Author Archive: Vygantas
Vygantas is a former web designer whose projects are used by companies such as AMD, NVIDIA and departed Westood Studios. Being passionate about software, Vygantas began his journalism career back in 2007 when he founded FavBrowser.com. Having said that, he is also an adrenaline junkie who enjoys good books, fitness activities and Forex trading.
Today IE Team has posted the following message on Microsoft Connect website
We have added a new feedback form on Connect designed specifically to handle improvements for the next version of Internet Explorer. This includes not just feature requests, but all types of feedback including issues that currently exist in IE. Please continue to rate the submissions since we will look at the top rated reports first. Continue Reading
Just a short time after announcing new Windows 7 RC and IE8 behavior (where if a tab crashes, user gets a choice on what to do with it), IE team already released an update which turns this feature off.
What’s the main reason behind that? It was way too sensitive and annoying as Windows Vista UAC pop ups. Worrying that this can have a negative impact on Windows 7 users experience, Microsoft decided to pull this one off.
“On the day Opera celebrates its 15th anniversary, we feature our third and final part of our interview with the browser company’s chief executive Jon Von Techzhner.
In it, he explains Opera’s popularity in eastern European countries and the strength of the Opera community there.”
“In the second part of our three part interview, Opera’s Jon Von Techzhner gives his views on Opera’s one web philosophy, explaining why he thinks mobile phones will be the most important device for providing internet access worldwide.”
With the recent Windows 7 RC Release, Internet Explorer 8 received a pleasant improvement to its reliability on Win 7.
Basically, when one of the IE8 tabs crashes/hangs, user gets a choice on what to do with it (see screenshot). Continue Reading
After the recent NoScript / AdBlock Plus battle (which is over), Mozilla Extensions Blog has proposed an update to its policy:
“Changes to default home page and search preferences, as well as settings of other installed add-ons, must be related to the core functionality of the add-on. If this relation can be established, you must adhere to the following requirements when making changes to these settings:
- The add-on description must clearly state what changes the add-on makes.
- All changes must be ‘opt-in’, meaning the user must take non-default action to enact the change.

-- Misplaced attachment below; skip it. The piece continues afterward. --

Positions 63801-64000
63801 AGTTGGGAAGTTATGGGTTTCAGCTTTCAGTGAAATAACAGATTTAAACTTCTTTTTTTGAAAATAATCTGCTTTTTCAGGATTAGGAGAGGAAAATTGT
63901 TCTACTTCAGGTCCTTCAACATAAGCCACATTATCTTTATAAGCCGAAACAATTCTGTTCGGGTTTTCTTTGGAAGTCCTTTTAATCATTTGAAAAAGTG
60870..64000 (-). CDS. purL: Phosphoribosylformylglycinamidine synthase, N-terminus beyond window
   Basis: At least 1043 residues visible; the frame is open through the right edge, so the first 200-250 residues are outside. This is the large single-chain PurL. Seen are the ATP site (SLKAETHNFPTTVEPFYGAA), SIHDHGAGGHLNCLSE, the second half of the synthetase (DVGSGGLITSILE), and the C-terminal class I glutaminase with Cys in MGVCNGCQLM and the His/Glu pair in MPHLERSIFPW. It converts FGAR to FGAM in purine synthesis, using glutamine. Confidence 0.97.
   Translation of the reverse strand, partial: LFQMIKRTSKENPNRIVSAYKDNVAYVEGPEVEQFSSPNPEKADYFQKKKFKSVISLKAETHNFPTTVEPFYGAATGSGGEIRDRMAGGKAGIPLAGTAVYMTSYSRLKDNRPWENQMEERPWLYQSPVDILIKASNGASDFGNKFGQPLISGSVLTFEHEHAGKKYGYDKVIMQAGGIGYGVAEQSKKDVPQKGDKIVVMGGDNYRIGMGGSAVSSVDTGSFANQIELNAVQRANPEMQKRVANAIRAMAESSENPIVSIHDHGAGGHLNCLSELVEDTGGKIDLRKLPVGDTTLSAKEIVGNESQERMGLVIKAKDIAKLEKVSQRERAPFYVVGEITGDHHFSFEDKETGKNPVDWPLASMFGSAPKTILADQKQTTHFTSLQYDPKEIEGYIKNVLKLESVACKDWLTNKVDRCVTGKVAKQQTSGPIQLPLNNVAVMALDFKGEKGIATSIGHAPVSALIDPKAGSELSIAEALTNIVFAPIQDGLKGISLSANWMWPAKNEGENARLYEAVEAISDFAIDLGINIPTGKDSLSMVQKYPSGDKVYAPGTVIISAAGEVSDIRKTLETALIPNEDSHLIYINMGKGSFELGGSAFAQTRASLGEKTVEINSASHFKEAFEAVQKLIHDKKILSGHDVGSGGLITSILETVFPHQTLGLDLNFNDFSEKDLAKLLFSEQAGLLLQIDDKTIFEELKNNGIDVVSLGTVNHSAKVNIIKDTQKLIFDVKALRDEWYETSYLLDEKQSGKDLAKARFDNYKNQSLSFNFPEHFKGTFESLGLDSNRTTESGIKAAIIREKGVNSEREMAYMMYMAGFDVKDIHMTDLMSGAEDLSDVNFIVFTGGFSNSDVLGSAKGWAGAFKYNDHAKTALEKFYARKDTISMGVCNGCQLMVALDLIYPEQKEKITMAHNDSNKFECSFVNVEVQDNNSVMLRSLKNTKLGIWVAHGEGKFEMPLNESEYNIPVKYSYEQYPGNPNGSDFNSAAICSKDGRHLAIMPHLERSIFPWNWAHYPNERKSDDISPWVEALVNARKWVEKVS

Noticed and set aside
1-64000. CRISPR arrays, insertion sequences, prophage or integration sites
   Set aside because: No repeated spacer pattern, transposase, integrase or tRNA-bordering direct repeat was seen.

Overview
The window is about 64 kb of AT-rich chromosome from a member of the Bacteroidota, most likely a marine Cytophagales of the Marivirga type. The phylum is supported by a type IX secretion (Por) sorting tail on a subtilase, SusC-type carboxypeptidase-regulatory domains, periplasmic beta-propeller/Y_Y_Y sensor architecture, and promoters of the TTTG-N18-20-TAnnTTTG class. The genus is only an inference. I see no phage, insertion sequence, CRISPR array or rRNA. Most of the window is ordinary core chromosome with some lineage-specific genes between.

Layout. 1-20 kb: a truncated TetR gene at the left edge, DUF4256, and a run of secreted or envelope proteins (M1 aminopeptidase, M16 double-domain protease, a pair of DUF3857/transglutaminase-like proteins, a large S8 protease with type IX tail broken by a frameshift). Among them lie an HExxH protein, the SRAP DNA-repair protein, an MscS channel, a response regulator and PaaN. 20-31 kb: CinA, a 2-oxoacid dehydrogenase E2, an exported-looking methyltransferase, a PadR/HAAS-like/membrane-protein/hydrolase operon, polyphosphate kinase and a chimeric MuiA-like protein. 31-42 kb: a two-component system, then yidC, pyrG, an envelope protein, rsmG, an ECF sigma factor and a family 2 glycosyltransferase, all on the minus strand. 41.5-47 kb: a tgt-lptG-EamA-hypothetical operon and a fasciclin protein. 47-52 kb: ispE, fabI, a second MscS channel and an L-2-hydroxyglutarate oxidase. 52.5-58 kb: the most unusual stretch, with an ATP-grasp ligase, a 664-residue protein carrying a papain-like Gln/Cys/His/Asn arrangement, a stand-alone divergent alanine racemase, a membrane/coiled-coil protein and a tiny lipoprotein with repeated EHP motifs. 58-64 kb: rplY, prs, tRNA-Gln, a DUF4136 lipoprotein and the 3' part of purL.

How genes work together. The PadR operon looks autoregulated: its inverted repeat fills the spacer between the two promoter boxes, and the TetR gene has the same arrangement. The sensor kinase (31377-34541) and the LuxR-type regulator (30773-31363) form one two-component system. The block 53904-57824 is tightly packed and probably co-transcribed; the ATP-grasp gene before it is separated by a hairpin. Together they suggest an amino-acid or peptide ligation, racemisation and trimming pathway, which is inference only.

- Uninstalling the add-on restores the user’s original settings if they were changed.
These are minimum requirements and not a guarantee that your add-on will be approved.”
The author of NoScript (Maone) already agreed to these statements and released an update to its extension.
A date has been set for Microsoft to defend itself against European antitrust charges, Reuters reports. Between June 3rd and the 5th, representatives for Microsoft are expected to testify in a closed hearing before the European Commission, elaborating on the outlines of a written response submitted on April 28th. The company was originally ordered to reply by March 12th, but was granted two extensions, first to April 21st and then the 28th.
Well, there is not much left to add actually, here is an article from NeoWin
A quiet war has broken out between the authors of AdBlock Plus and NoScript and money is on the table. Both are trying to outdo each other by disabling each other’s functionality.
Or just head over to AdBlock Plus author post: Attention NoScript users.
Google Code Blog today announced that Google’s Location Service became a default location provider in Firefox 3.5 Beta 4.
As the post says: “This means that developers can, with users’ permission, gain access to their approximate location without requiring any additional plug-ins or setting configurations.”
Yahoo News Writes: Microsoft Corp. on Wednesday confirmed it has submitted a formal response to European Union charges that tying the Internet Explorer browser to its Windows operating system violates antitrust rules.
At the time of the complaint, Opera said it was asking EU regulators to either force Microsoft to market a version of Windows without the browser, or to include other browsers with Windows.